Florida’s controversial public matching-funds program for statewide candidates remains on a pace to surpass a high of $6.1 million that was handed out in the 2010 elections.
Last week’s primaries eliminated four of the nine gubernatorial and Cabinet candidates who had qualified for the program, which has already topped $4.9 million in distributions during the 2018 election cycle, according to numbers posted Friday by the Florida Division of Elections.
But heading into the November general election, the remaining participants in the program include both major-party gubernatorial candidates, Republican Ron DeSantis and Democrat Andrew Gillum, who have combined to pick up $1.47 million in matching funds. Also, the two major-party candidates for attorney general, Republican Ashley Moody and Democrat Sean Shaw, have received a combined total of $567,302 from the program.
In addition, Republican Chief Financial Officer Jimmy Patronis, who didn’t have a primary challenger, has already drawn $304,755 from the program as he prepares for a Nov. 6 challenge from Democrat Jeremy Ring, a former state senator from Broward County.
The program matches contributions of $250 or less from individual donors after crossing a set fundraising threshold. It has already exceeded the $4.3 million distributed in the 2014 elections.
The program has long faced criticism, with opponents saying the state shouldn’t help finance campaigns. Repeal efforts have failed in recent legislative sessions, while candidates who made the program a campaign issue had mixed results in the primary.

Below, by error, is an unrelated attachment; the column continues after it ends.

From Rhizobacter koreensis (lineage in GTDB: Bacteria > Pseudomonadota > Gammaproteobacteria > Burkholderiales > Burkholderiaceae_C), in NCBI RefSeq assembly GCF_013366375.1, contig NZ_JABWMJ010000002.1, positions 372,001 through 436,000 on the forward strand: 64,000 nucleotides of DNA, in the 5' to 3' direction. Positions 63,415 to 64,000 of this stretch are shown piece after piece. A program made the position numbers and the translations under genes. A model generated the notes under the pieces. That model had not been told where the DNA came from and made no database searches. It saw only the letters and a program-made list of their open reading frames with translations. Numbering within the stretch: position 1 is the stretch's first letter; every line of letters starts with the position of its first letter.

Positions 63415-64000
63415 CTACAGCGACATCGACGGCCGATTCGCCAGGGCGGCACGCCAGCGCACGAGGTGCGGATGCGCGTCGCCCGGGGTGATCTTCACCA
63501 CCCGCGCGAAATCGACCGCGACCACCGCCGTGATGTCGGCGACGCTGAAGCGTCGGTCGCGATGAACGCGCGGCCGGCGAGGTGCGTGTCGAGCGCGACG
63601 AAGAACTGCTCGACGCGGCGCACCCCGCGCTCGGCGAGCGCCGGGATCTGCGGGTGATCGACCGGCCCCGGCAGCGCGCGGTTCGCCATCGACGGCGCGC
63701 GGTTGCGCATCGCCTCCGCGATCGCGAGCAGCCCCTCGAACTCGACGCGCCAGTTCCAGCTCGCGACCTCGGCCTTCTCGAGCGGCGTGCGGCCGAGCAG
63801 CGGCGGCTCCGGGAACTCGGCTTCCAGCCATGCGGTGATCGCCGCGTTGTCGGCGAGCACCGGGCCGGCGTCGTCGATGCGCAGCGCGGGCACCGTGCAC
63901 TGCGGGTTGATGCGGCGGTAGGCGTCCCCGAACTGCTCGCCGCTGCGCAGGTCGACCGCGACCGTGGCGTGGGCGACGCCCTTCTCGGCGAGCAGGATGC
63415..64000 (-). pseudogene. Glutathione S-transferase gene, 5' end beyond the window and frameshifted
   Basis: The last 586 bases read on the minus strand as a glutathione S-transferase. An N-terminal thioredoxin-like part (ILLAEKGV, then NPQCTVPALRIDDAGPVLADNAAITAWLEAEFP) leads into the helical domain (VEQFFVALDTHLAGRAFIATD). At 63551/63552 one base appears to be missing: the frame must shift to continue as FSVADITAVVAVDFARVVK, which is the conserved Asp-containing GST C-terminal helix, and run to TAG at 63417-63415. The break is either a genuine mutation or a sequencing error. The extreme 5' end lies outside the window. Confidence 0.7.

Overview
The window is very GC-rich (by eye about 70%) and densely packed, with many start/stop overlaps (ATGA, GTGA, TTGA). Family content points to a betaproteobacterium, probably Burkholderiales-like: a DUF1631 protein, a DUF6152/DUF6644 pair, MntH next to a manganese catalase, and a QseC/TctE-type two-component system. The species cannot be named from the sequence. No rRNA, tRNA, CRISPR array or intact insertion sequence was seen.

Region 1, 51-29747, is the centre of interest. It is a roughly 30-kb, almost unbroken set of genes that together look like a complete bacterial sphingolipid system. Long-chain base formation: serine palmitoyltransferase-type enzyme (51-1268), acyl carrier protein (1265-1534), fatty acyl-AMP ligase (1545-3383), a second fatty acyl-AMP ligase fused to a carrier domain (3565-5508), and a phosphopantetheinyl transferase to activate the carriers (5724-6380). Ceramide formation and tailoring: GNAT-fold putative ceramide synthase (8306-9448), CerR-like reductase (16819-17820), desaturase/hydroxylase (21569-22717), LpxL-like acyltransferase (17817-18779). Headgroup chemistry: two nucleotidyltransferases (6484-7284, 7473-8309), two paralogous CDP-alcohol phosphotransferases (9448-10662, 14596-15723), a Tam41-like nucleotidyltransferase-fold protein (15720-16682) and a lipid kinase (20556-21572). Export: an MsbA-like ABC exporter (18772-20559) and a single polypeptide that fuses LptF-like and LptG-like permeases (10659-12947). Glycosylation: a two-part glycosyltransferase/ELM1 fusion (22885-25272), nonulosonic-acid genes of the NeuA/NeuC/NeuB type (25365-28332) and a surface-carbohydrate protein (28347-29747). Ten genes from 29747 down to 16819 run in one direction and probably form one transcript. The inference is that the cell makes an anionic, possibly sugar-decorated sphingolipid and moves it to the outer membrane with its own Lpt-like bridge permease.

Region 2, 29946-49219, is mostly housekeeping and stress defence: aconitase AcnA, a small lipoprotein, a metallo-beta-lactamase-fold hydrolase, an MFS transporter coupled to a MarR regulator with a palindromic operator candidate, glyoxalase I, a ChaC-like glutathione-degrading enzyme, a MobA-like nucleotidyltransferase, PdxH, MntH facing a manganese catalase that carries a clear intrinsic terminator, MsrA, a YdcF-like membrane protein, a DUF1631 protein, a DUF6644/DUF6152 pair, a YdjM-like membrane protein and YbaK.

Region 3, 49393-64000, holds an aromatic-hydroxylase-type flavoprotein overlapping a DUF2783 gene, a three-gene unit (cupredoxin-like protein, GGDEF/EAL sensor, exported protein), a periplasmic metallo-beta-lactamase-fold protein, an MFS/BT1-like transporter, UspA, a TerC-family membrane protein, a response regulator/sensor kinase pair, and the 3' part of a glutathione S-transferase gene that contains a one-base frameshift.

In the Republican primary for agriculture commissioner, state Rep. Matt Caldwell, who declined to apply for matching funds, topped a primary field of four that included Sen. Denise Grimsley.
Caldwell, who won with 34.6 percent of the vote, decried the use of the matching-funds program as “campaign welfare.” Grimsley, the only candidate in the race who tapped into the program, received $275,183 from the state.
“Public financing of statewide political campaigns is a waste of taxpayer dollars and a disservice to Florida’s hard-working families,” Caldwell said during the campaign.
Meanwhile, the use of the program did not appear to hurt Moody in the Republican primary for attorney general. She has now drawn $344,600 from the program, which was the focus of ads by her primary opponent, state Rep. Frank White of Pensacola.
White, who lost by 13 percentage points in the primary, sent out a flyer that highlighted paperwork filed by Moody seeking matching funds next to a comment attributed to her saying she stands for reducing government waste.
Moody campaign spokeswoman Christina Johnson countered that the program helps people combat self-funded candidates such as White, who poured personal money into the campaign.
Ryan Torrens, who was defeated by Shaw for the Democratic nomination for attorney general, received $88,694 from the program.
Shaw, who received a check for $17,425 from the state on Friday, has drawn $222,701 from the program.
In the governor’s race, DeSantis has drawn $975,836 from the program, while Gillum has received $495,065, according to the numbers posted Friday.
Outgoing Agriculture Commissioner Adam Putnam, who was defeated by DeSantis in the Republican gubernatorial primary, received $1.08 million from the program. Former Congresswoman Gwen Graham, who finished second to Gillum in the Democratic primary, drew $1.22 million from the program.